The other goal, naturally, is to depict the European Union as a community of constant debate, division and decline on the edge of dissolution in Russian-language media. It uses exactly those European politicians to achieve this aim whose statements include similar messages and/or speak contrary to the European mainstream on issues important to Russia, such as energy, the refugee crisis, NATO, EU sanctions, etc.

Russian propaganda disregards the given politician’s actual political power, influence or the size and importance of the country represented by them, not even the competences and powers they hold matter. This is the case with the Czech Republic’s pro-Russian and anti-EU President Milos Zeman. While Prime Minister Bohuslav Sobotka who holds actual political power and implements a mainstream, pro-Western foreign policy is rarely featured in Russian reports, Zeman with his largely representative function is a real star of these. 

Semantic Visions’ big data analysis of the Russian media space proved without a doubt that besides Zeman the Hungarian Prime Minister Viktor Orbán and the Slovakian Robert Fico are also widely overrepresented. The chart below differs from the previous one in that it takes the size of the country’s population into account, as their actual political influence is largely dependent on the size of their country. This way one can find out which EU politicians Moscow favours openly and who are represented non-objectively in the state-dependent Russian media space.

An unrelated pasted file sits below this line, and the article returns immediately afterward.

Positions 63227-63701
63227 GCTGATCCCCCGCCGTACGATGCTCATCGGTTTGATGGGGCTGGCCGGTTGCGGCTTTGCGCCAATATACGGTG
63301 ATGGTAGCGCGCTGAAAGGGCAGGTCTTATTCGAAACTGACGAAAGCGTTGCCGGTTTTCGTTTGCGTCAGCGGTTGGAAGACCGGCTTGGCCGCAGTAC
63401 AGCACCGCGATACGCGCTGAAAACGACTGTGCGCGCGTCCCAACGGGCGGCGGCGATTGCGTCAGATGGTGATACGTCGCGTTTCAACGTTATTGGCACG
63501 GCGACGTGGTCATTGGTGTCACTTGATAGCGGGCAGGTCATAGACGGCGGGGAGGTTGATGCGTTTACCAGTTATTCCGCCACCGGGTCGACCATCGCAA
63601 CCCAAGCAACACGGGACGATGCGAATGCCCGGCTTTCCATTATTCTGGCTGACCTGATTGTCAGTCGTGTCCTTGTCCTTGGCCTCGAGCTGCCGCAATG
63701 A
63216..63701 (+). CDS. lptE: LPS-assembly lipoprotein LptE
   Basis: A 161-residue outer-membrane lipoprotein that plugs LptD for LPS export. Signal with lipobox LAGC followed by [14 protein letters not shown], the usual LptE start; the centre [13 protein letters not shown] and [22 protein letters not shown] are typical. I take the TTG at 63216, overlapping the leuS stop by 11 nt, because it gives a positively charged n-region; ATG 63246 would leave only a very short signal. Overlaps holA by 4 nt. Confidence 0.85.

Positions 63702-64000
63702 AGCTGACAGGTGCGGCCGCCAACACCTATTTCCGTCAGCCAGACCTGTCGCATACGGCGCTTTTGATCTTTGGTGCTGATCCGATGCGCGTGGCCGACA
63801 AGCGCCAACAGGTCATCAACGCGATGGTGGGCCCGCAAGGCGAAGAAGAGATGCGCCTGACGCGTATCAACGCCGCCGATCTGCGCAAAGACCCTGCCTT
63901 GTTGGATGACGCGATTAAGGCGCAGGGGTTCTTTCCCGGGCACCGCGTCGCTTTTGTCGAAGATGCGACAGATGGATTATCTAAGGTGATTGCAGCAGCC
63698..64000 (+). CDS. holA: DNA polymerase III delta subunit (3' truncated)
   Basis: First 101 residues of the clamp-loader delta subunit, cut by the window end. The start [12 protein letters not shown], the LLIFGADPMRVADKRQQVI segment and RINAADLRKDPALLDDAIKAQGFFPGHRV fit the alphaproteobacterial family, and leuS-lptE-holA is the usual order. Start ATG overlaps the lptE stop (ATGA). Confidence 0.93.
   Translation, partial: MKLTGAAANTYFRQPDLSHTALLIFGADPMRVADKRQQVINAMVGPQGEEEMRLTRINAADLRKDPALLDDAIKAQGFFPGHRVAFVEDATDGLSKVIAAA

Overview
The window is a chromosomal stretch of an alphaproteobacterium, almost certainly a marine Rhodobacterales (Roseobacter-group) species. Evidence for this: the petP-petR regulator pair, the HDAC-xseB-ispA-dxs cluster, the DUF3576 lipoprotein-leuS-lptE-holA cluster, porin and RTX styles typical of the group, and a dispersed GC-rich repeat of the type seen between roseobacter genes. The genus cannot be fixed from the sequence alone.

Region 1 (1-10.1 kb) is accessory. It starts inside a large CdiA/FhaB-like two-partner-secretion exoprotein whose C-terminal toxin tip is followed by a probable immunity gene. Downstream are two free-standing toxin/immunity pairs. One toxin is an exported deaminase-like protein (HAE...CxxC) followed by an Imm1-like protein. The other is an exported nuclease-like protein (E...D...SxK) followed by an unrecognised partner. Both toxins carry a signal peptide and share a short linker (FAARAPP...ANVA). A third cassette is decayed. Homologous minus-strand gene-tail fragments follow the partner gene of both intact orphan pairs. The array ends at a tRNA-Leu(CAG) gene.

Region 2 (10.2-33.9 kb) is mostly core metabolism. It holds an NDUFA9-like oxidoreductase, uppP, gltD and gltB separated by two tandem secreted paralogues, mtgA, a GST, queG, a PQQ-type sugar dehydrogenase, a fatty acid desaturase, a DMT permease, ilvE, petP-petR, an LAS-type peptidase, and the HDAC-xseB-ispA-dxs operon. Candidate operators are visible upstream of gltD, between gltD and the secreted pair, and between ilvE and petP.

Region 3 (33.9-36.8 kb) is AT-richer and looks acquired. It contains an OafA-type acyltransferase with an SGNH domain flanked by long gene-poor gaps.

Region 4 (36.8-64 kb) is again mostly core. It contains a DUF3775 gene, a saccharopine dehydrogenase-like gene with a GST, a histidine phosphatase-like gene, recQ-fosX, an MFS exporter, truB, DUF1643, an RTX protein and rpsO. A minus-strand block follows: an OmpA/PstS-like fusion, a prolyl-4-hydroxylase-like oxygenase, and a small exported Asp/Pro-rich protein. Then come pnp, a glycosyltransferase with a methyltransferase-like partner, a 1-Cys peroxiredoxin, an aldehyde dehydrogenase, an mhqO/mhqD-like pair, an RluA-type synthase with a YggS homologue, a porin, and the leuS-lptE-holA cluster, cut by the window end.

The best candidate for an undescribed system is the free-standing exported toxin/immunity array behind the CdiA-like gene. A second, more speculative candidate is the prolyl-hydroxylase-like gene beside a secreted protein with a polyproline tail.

The leading position of the German Chancellor is unassailable in any case, but contrary to the previous graph, Milos Zeman came second, Robert Fico fifth and Viktor Orbán fourth, even though the size of the population of Hungary and the Czech Republic is roughly 6 times lower than that of Great Britain. We can therefore say that the Russian media space favours the Hungarian prime minister and the Czech president and it punishes the former British prime minister who is a hardliner regarding sanctions against Russia. The Czech President is overrepresented around sevenfold compared to Angela Merkel, while Viktor Orbán is overrepresented by around five- to sixfold. 

Orbán, the Kremlin’s favourite Central European

During the abovementioned research, the Czech risk assessment company also had analyses on European politicians who were not featured in this study. The detailed research on Viktor Orbán has not been published before, but they provided it to Index and we will also introduce these with the approval of Semantic Visions. In this analysis, they investigated the presence of the sitting heads of government of V4 states, namely Poland, the Czech Republic, Slovakia and Hungary, in Russian-speaking media. The examined period (January 2014 and May 2016) and the sources (22,000 Russian-language sources and more than 59 million documents) match the previous one.

Putin can practically call Budapest home